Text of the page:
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Metro Atlanta home prices regain lost ground


Metro Atlanta home prices have climbed back to the highest point in 18 months, as inventory drops and more buyers hit the market.

Prices rose 16.5 percent in February from a year earlier, according to the S&P/Case-Shiller home price index, a widely watched barometer. The latest report was released Tuesday.

Atlanta’s Case-Shiller index score has not been higher since August 2011, when the effect of foreclosures and a weak economy sent prices into a trough that bottomed out last February. Since then the index has slowly improved.

» Atlanta home sales heat up | More AJC business coverage

The rebound means metro Atlanta’s housing market will become more normal soon, said James Marks, the Atlanta managing broker for RedFin, with fewer people owing more than their home is worth. That will prod more to sell, and also keep boosting the number of buyers, he said.

“It’s a good sign,” Marks said. “The demand’s there, and prices are up.”

Atlanta had the fourth highest year-over-year gain among 20 cities tracked in the monthly index.

Still, Atlanta joins Detroit and Cleveland as the only metro areas that still have average sale prices below where they were in 2000 — the baseline year for the index. And Atlanta values remain about 29 percent off the peak of mid-2007, according to the index.

The value of Judith Courtney’s Brookhaven home is now slightly above where it was when she bought it in 1998, she said.

If prices had risen further, Courtney said, she might have moved to a smaller townhouse when her children moved out. But she’s holding on to a home that’s too big for her while waiting for the price to get higher.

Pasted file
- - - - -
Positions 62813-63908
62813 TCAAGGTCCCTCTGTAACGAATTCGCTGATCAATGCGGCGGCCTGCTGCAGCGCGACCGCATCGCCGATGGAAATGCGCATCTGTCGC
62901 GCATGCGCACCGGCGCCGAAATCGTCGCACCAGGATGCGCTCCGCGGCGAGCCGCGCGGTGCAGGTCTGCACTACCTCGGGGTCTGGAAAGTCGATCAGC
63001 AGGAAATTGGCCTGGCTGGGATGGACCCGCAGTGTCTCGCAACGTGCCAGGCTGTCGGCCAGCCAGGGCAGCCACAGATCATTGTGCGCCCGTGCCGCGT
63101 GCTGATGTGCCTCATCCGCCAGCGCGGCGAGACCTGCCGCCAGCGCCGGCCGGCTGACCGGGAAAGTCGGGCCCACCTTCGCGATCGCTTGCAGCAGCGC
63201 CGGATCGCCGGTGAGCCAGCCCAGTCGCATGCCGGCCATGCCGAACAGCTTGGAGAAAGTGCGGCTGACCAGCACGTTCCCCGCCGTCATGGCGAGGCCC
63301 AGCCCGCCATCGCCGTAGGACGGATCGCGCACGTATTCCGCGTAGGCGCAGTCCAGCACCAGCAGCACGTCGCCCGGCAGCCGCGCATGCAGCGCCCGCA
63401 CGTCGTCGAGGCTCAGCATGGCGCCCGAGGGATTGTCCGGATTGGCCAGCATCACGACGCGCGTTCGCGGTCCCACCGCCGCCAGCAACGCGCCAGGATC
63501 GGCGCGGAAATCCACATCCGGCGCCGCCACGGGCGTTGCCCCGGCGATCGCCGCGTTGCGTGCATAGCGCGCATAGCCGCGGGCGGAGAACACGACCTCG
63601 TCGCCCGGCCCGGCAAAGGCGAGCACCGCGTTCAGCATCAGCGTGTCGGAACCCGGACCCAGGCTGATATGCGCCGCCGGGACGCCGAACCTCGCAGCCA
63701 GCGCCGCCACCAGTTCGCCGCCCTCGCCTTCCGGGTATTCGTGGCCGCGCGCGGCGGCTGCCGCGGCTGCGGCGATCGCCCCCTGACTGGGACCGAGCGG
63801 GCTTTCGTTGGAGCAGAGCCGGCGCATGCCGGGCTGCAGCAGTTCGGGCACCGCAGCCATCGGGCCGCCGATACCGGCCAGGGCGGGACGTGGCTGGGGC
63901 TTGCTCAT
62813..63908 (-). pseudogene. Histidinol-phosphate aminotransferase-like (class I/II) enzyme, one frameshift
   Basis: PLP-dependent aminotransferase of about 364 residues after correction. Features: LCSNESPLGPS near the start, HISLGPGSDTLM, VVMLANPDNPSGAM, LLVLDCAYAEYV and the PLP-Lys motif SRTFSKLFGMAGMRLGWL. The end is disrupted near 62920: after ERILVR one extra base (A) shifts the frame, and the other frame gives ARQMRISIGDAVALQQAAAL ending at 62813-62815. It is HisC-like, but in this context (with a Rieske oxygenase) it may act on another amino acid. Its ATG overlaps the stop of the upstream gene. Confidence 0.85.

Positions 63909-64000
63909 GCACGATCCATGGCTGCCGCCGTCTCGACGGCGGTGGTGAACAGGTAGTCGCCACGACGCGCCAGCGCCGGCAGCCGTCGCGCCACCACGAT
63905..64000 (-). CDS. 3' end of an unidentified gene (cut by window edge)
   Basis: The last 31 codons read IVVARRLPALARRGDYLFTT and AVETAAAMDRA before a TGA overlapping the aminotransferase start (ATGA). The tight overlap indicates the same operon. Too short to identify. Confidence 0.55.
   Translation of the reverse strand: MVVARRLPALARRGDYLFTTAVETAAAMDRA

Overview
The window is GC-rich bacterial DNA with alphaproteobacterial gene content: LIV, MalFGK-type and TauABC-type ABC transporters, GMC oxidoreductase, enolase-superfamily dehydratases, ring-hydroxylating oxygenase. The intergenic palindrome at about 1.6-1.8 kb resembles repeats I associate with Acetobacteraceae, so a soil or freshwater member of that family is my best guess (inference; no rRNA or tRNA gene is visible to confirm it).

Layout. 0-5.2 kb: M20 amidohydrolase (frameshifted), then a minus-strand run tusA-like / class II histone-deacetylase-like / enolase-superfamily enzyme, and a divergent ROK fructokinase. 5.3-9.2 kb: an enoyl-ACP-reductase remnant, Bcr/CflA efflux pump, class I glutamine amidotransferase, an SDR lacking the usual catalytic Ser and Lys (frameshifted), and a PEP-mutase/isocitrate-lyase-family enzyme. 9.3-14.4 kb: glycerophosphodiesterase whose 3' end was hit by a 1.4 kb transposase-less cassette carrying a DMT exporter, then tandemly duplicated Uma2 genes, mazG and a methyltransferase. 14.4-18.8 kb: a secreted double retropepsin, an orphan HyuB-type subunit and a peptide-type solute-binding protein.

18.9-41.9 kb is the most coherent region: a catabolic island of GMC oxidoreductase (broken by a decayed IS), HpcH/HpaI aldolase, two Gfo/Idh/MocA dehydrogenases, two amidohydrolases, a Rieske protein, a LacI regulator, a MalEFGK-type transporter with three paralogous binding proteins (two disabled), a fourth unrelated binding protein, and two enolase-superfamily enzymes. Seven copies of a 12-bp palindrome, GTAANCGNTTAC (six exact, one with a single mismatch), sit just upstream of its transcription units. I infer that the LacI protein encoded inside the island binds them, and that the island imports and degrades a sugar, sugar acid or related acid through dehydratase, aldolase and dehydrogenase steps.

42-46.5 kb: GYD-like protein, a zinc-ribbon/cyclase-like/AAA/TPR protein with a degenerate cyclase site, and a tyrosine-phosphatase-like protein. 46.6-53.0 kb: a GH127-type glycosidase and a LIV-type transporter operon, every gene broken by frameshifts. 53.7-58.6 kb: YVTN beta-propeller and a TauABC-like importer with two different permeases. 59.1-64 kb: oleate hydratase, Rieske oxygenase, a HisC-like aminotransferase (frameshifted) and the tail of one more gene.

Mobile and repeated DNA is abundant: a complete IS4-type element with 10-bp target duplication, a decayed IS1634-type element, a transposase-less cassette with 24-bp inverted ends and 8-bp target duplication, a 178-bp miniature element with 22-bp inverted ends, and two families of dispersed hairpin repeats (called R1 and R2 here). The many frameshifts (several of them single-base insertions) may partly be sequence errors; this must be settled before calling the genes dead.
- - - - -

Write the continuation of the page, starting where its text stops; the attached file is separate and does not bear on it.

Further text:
“It’s not what we had anticipated,” she said. “It’s kind of depressing, mood-wise.”

Charlene Williams, who bought her Tucker home in 2010, said she’s unlikely to trust a home as an investment anymore.

While rising values boost her confidence in the economy, Williams said her house is still likely worth $40,000 less than when she bought it.

The February year-over-year gain was the biggest for metro Atlanta since 1992. It followed a 13.5 percent jump in January and a nearly 10 percent gain in December. But that trendline mostly reflects falling prices in late 2011 and early 2012.

The latest price number for the region is still 3.6 percent lower than in February 2011.

Of late, prices have been increasing slowly month-to- month — up 1.1 percent from December to January and not at all from January to February.

February prices were equivalent to those in 1999, according to the Case-Shiller index. At the bottom of the trough last year, prices had fallen to mid-1996 levels.

Some of the improvement of recent months stems from a foreclosure crisis that seems to be waning, said David Blitzer, managing director and chairman of the index committee for S&P Dow Jones Indices, which publishes the report.

Foreclosure sales pull down average prices.

“The damage done by the housing collapse was very substantial,” Blitzer said.

Blitzer said he expects metro Atlanta’s large year-over-year increases to shrink because of better year-ago numbers.

For all 20 cities, the Case-Shiller index rose 9.3 percent in February. Phoenix, with a 23 percent year-over-year increase, saw the greatest jump.

“We’re gradually returning to a normal market,” Blitzer said. “Some months will go up a bit and some months will go down a bit. There will be hot neighborhoods and cold neighborhoods.”

That’s already the case, said Julie Sadlier, a Realtor with RE/MAX Metro Atlanta Cityside. In Atlanta’s Virginia Highland and Morningside neighborhoods, she said, prices are back to 2007 levels. Newly listed homes are getting offers before the week is out, and people are sometimes bidding above the asking price.

Marks, with RedFin, is seeing the same thing as the number of houses on the market stays low. He does not think such large year-over-year increases are sustainable.

“It’s a challenge for buyers,” he said. “When you do find what you want, there are eight other people who want it, too. Then you’re paying top dollar.”

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How home prices have changed across the U.S.



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